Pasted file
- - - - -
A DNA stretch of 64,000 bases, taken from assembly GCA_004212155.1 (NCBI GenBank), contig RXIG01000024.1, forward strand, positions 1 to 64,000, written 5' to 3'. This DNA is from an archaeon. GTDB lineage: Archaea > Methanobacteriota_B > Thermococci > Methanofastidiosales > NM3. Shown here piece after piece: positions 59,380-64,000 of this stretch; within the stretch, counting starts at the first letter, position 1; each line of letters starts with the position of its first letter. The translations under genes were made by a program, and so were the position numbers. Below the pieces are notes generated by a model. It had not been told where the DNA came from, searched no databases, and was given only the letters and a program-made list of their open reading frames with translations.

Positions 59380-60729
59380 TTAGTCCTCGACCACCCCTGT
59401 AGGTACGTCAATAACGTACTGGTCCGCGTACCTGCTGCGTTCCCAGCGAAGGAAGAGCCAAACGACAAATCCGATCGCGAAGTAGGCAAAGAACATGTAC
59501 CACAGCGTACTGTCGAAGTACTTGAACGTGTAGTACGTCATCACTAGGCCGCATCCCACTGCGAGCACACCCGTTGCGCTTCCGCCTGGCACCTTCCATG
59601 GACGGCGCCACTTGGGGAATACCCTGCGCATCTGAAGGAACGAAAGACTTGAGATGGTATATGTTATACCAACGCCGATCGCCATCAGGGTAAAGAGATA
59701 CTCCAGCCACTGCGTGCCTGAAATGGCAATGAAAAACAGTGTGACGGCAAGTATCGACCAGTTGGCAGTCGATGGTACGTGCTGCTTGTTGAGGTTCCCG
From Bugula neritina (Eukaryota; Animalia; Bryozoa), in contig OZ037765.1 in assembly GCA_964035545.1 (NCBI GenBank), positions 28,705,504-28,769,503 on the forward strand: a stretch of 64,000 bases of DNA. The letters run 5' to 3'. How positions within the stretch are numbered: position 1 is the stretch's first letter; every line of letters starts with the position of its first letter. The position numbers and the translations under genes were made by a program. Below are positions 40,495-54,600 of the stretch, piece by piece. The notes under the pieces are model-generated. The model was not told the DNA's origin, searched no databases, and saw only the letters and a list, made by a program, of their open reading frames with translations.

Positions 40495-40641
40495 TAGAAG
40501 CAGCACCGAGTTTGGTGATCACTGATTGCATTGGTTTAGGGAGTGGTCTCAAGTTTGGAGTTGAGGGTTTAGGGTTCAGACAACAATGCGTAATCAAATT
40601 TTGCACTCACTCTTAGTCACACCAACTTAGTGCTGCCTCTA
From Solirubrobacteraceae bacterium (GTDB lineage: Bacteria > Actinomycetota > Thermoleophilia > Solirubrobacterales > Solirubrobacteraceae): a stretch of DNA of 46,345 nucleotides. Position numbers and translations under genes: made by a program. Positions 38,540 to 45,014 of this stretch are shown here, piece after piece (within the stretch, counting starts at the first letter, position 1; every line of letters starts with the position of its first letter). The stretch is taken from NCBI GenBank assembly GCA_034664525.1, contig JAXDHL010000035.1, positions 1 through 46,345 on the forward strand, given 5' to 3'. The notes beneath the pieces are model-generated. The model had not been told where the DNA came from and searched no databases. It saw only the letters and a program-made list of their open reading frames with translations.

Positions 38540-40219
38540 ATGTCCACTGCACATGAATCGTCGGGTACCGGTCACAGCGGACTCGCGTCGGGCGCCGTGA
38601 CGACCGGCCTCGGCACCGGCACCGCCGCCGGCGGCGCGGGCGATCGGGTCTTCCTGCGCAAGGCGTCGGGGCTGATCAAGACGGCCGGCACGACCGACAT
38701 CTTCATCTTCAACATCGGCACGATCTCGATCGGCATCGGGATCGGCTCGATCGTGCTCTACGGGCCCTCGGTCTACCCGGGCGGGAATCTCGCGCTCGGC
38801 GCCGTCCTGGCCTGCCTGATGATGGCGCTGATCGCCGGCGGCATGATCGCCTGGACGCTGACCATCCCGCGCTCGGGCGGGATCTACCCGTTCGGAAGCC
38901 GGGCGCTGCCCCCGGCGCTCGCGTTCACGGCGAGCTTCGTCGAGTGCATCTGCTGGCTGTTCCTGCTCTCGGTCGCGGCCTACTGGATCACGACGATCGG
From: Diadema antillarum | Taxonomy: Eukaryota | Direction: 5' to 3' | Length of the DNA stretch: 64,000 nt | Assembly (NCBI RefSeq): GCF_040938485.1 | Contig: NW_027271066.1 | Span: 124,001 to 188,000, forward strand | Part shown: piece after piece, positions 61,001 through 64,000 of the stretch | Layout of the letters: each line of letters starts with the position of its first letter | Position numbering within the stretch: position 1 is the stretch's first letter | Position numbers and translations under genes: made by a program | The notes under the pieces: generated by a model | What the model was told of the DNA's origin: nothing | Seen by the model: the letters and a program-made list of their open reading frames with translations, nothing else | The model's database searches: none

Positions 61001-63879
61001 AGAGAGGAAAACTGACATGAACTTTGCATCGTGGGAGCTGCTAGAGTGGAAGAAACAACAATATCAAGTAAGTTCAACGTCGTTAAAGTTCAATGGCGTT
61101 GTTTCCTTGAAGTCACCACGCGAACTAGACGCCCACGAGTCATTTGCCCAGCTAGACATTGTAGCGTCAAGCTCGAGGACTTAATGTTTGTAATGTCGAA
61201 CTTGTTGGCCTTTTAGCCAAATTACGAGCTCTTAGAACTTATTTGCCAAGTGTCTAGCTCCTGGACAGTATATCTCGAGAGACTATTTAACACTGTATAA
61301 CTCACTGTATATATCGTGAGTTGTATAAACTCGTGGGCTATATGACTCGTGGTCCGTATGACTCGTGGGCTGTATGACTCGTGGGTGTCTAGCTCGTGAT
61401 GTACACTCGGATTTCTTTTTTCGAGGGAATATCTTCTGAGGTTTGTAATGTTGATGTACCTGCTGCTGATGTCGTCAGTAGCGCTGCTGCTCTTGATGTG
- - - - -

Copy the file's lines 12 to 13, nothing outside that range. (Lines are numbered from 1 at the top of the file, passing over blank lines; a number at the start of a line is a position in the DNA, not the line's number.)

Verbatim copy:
40601 TTGCACTCACTCTTAGTCACACCAACTTAGTGCTGCCTCTA
From Solirubrobacteraceae bacterium (GTDB lineage: Bacteria > Actinomycetota > Thermoleophilia > Solirubrobacterales > Solirubrobacteraceae): a stretch of DNA of 46,345 nucleotides. Position numbers and translations under genes: made by a program. Positions 38,540 to 45,014 of this stretch are shown here, piece after piece (within the stretch, counting starts at the first letter, position 1; every line of letters starts with the position of its first letter). The stretch is taken from NCBI GenBank assembly GCA_034664525.1, contig JAXDHL010000035.1, positions 1 through 46,345 on the forward strand, given 5' to 3'. The notes beneath the pieces are model-generated. The model had not been told where the DNA came from and searched no databases. It saw only the letters and a program-made list of their open reading frames with translations.